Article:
A particularly advantageous feature to devices according to the present invention is apparent from an examination of FIG. 11. In particular, loading onto the system is relatively easy, and can be accommodated by a hand truck 120 or the like. One reason for this is that the arrangement 1 has a relatively low profile, due to the simple arrangement of the pairs of foot members of the motive mechanism 100. Thus, the cargo 110 does not have to be substantially lifted, but rather can simply be lowered onto the device 1, from the truck 120. Further, only a forward edge of the cargo needs to be loaded onto the device 1, since the motive mechanism 100, i.e. the foot members of the device 1, can be operated to pull the cargo completely onto device 1. Also, due to the very low profile of device 1, a hand truck such as truck 120 can be easily pushed completely onto the device 1, if desired.

The relatively low profile, enabling loading while avoiding excessive lifting, is facilitated by the relatively simple straight-forward construction of an arrangement according to the present invention. In particular, motion is achieved through the utilization of foot members which may, if desired, have a relatively low profile or relief.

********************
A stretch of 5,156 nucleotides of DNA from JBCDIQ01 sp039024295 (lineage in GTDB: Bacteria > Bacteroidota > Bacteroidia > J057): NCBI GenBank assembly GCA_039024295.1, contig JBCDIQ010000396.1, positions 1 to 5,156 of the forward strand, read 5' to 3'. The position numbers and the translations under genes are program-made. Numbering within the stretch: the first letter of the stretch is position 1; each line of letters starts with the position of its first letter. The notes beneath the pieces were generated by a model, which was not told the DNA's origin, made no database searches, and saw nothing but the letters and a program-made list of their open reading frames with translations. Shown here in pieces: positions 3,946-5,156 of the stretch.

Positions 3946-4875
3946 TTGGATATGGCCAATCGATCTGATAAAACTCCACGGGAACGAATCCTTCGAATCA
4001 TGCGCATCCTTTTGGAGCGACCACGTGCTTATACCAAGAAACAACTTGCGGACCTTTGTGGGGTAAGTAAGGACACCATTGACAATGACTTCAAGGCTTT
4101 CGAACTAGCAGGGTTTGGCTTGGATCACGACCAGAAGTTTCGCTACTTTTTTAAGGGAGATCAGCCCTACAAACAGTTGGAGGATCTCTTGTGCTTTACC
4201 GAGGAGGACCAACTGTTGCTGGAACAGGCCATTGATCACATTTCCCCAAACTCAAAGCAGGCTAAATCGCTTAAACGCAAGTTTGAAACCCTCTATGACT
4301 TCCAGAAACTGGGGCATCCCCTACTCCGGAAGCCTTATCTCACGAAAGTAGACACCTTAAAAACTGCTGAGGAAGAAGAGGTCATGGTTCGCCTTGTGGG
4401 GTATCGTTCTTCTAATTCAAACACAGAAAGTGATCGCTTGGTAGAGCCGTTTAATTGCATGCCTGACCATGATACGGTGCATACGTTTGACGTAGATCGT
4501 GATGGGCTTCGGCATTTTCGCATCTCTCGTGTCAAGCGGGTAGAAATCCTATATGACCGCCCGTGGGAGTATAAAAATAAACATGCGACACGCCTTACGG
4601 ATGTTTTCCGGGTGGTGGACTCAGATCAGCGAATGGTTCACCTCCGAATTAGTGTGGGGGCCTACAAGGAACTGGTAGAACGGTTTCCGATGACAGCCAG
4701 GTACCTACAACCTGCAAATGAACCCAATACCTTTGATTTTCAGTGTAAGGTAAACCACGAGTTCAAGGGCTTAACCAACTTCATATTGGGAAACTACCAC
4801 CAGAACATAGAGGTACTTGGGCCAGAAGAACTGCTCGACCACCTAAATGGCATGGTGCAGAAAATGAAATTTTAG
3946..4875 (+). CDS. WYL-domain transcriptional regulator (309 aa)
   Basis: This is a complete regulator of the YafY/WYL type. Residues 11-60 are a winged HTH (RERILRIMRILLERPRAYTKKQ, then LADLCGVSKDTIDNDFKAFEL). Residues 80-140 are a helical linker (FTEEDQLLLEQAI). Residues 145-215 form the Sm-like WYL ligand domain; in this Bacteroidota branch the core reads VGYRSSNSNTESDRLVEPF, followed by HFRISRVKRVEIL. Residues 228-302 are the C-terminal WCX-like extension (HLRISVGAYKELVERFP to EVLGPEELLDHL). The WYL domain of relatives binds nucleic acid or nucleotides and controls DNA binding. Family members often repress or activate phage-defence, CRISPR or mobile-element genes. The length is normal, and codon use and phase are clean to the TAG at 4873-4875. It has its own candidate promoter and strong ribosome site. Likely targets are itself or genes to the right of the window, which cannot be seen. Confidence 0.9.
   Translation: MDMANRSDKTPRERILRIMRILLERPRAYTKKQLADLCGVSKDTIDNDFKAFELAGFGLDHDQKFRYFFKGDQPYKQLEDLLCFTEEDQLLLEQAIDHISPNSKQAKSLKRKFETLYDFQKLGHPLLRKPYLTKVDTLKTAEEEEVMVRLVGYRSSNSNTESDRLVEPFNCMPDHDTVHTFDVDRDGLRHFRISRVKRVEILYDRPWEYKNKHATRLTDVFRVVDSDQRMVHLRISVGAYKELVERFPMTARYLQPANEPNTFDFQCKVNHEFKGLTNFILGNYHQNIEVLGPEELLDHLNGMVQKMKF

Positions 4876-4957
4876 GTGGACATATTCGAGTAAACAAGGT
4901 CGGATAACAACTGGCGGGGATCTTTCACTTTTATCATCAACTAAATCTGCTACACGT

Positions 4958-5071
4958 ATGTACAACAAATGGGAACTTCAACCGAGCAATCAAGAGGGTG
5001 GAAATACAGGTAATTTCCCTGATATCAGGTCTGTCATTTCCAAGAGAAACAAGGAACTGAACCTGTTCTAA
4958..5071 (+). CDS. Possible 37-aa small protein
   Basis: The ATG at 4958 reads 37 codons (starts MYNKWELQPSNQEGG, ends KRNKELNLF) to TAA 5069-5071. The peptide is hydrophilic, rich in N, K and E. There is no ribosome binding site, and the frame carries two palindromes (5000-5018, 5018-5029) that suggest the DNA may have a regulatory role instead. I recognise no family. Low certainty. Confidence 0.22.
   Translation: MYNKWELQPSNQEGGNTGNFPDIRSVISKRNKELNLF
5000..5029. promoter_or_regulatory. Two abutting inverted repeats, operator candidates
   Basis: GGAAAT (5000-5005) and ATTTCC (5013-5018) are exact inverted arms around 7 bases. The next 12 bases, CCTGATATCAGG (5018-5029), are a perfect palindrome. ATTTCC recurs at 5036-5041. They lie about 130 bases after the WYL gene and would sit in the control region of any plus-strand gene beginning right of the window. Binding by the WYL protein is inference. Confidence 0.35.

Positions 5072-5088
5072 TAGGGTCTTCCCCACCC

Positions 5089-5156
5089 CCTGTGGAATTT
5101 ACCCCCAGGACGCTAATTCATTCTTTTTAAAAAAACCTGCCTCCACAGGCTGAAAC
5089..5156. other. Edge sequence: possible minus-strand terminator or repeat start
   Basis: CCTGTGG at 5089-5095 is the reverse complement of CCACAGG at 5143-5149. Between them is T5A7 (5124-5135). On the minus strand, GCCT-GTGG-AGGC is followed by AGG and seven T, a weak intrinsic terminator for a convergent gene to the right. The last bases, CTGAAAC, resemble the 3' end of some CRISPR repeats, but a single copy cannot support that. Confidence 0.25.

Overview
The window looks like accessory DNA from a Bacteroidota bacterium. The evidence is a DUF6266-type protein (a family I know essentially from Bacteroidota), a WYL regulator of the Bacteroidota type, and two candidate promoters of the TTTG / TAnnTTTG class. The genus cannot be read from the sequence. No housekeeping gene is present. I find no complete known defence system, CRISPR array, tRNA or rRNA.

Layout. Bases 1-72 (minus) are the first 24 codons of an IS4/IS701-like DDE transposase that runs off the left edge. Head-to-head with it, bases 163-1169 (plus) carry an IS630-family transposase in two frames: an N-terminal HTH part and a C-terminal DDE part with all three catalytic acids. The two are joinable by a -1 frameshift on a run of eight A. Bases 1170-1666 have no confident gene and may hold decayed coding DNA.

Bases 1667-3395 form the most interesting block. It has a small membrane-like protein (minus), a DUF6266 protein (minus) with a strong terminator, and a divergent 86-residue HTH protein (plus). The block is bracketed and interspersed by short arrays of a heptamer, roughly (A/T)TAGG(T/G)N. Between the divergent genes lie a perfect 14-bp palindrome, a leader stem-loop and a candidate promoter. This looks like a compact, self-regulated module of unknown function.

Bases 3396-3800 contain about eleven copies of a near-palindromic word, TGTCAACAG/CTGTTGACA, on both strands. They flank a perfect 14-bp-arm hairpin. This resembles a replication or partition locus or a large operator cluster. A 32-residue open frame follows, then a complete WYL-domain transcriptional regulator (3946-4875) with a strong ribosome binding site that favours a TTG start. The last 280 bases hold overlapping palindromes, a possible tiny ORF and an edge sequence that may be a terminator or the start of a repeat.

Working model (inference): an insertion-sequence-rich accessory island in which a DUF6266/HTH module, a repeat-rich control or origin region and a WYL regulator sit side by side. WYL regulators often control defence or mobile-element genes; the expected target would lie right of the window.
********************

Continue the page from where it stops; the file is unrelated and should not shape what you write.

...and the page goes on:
It will be understood that motive mechanisms according to the present invention may be utilized in a variety of embodiments. Further, in many instances more than one mode of operation is available, for example compare the operation of the arrangement shown in FIGS. 1-7, with the operation of FIG. 11. It is understandable that the device 1 has simply been turned over, to accommodate shifting between the two modes.

An alternate embodiment of the present invention is depicted in FIG. 9. More specifically, in FIG. 9 a system or device 125 is depicted comprising a substrate 126 oriented to have more than one mounting surface comprising a first surface 127 and a second surface 128. A motive mechanism 130 is shown associated with the second surface 128, and another motive mechanism 131 is shown associated with the first substrate surface 126.

Motive mechanism 130 comprises pairs 133 of foot members, generally analogous to pairs 14 described in FIG. 2. The upwardly directed motive mechanism 131 generally comprises pairs 134 of foot members, generally analogous to those 14 of FIG. 2, but directed upwardly. Via such an arrangement, cargo 137 can be moved independently of substrate 126.